6
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Context

In order to implement regularised fitting in 2 or 3 dimensions (as is done say here) using BSplineBasis one needs to evaluate a basis over a set of data.

For the sake of providing a concrete example,

RX = 8; RY = 8;
F[x_, y_] := Sin[0.5 y] Cos[0.9 x];
data = N[Flatten[Table[{x, y, F[x, y]}, {x, -RX, RX, 1}, {y, -RY,RY, 1}], 1]];
data = data + RandomVariate[NormalDistribution[0, 0.1], {Length[data], 3}];
knots = Range[-RX - 2, RX + 2];

A choice of basis using BSplineBasis could be

basis = Flatten@
   Table[BSplineBasis[{3, knots}, i, x] *
         BSplineBasis[{3, knots}, j, y], {i, 0, 2 RX}, {j, 0, 2 RY}];

Then filling naively the matrix is done as follows:

ff = Function[{x, y}, basis // Evaluate];
a = ff @@ # & /@ (Most /@ data);// AbsoluteTiming

(* 0.245 sec *)

 a // ByteCount

(* 2081056 *)

whereas

  a//SparseArray // ByteCount

(* 68784 *)

Question

How to make filling the sparse matrix a more efficient in Mathematica so as to be able to deal with large data sets?

I am looking for a solution which minimises both the ByteCount and and AbsoluteTiming.

By construction the matrix a is very sparse.

a // MatrixPlot

Mathematica graphics

so I am guessing it must be possible to fill sparsely the matrix?

PS: The answer would be of interest for order order of BSplines. E.g.

 basis = Flatten@
   Table[BSplineBasis[{1, knots}, i, x] *
         BSplineBasis[{1, knots}, j, y], {i, 0, 2 RX}, {j, 0, 2 RY}];

PS2: why do a // SparseArray // MatrixPlot and a// MatrixPlot differ visually?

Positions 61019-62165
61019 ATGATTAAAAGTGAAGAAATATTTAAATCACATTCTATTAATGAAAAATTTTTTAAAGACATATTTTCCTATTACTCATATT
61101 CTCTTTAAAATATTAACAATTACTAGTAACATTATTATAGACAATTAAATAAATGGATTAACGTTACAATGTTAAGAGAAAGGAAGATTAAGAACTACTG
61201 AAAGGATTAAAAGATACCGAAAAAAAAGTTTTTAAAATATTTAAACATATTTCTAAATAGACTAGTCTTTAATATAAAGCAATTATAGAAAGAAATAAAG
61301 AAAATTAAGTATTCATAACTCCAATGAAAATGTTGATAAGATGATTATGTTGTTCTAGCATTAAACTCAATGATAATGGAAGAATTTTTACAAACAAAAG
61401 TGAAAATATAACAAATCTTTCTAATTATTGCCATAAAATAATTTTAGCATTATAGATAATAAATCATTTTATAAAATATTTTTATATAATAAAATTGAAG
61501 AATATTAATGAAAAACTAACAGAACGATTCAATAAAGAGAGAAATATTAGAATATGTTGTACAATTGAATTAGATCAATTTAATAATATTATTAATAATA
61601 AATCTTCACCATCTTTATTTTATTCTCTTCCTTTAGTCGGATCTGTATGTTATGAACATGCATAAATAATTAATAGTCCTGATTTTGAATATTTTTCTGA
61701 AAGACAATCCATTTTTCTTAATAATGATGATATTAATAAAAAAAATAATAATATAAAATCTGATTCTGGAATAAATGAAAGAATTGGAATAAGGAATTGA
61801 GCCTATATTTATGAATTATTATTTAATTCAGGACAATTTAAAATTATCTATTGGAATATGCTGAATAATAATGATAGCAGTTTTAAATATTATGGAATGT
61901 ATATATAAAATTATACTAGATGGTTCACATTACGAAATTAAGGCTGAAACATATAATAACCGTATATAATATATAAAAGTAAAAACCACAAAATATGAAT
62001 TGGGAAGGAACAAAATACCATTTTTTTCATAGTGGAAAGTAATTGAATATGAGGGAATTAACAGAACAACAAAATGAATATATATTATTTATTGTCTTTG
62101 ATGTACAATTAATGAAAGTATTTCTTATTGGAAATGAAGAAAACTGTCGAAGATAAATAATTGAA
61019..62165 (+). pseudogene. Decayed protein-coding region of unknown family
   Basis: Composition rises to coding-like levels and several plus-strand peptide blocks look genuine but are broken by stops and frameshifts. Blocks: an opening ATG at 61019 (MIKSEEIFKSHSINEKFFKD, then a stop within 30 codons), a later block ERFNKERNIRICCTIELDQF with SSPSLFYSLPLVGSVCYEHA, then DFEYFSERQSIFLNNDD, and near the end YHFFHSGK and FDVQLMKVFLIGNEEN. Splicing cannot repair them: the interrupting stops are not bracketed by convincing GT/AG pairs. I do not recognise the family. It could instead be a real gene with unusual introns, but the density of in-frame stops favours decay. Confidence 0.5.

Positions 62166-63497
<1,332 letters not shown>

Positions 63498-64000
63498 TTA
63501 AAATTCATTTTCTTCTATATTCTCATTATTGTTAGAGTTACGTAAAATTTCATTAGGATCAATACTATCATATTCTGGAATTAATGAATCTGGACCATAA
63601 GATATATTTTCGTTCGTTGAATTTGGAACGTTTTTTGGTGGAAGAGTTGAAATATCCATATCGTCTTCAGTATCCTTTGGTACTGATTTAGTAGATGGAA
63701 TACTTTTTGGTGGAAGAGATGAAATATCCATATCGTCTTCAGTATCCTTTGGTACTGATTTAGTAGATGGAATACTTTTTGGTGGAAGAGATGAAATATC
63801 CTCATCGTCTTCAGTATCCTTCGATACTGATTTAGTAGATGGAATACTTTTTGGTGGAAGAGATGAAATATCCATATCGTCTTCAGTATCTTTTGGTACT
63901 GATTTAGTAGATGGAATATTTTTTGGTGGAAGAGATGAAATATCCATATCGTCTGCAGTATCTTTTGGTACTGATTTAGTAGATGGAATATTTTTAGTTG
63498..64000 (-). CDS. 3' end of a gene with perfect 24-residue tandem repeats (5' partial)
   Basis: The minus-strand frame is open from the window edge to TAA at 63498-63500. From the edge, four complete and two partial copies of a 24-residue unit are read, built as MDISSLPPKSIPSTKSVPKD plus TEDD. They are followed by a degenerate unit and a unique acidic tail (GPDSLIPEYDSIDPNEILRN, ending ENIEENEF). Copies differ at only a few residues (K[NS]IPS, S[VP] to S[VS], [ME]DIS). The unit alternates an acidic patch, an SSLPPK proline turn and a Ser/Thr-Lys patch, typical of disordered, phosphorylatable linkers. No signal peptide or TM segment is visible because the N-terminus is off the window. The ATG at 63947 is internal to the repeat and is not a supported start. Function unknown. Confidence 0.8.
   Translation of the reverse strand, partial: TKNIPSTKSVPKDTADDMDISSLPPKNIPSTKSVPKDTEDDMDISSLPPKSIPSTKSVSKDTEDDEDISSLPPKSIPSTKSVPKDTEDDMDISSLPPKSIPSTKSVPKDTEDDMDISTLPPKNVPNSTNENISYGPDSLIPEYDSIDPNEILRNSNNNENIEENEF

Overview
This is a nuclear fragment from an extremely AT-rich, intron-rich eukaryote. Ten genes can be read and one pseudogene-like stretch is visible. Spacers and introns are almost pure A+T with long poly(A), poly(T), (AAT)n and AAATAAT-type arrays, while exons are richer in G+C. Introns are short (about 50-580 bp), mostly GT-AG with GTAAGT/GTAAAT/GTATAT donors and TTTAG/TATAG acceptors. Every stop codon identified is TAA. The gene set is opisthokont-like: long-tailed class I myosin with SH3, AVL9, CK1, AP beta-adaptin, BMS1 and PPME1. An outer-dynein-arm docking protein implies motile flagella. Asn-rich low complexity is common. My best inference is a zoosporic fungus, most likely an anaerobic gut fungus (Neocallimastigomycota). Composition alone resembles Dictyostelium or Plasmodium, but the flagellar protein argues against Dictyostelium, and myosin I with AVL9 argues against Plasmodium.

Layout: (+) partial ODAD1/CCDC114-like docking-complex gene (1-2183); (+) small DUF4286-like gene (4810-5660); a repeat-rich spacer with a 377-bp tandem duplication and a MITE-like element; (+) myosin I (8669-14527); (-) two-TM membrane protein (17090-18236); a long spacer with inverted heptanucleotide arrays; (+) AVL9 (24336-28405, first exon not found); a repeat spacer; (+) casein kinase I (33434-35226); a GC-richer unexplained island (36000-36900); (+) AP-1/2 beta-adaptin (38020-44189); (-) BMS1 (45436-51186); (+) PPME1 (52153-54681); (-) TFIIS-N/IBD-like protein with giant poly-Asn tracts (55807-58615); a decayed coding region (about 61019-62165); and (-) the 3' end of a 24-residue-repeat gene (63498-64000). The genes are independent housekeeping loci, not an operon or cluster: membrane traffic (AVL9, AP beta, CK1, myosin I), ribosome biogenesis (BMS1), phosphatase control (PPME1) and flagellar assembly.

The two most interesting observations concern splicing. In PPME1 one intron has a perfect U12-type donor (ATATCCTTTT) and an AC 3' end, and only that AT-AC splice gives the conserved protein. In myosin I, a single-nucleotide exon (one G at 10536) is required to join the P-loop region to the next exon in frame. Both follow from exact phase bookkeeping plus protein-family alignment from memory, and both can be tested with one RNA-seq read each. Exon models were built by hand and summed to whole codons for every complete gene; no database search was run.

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Sparse construction:

With[{xOrder = Ordering[Join[data[[All, 1]], knots]],
      yOrder = Ordering[Join[data[[All, 2]], knots]]},
 With[{xPar = xOrder[[# + 1 ;; #2 - 1]] & @@@ Partition[Ordering[xOrder, -Length[knots]], 2, 1],
       yPar = yOrder[[# + 1 ;; #2 - 1]] & @@@ Partition[Ordering[yOrder, -Length[knots]], 2, 1]},
  nonzero = Join @@ Outer[Intersection, Union @@@ Partition[xPar, 4, 1], 
                                        Union @@@ Partition[yPar, 4, 1], 1];]]

colIndex = Range[Length[basis]];

a2 = SparseArray[Join @@ MapThread[Thread[Thread[{#2, #3}] -> 
          Function[{x, y}, #] @@@ data[[#2, {1, 2}]]] &, {basis, nonzero, colIndex}]];

a == a2

True

The 1st line sorts the x-values along with the knots.
The 3rd line determines where the knots ended up and partitions the data indices according to which 2 knots the x-value is between.
The support of each cubic basis function equals the union of 4 subintervals.

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  • $\begingroup$ It seems at least 10X faster thanks $\endgroup$ – chris Jul 2 '18 at 18:01

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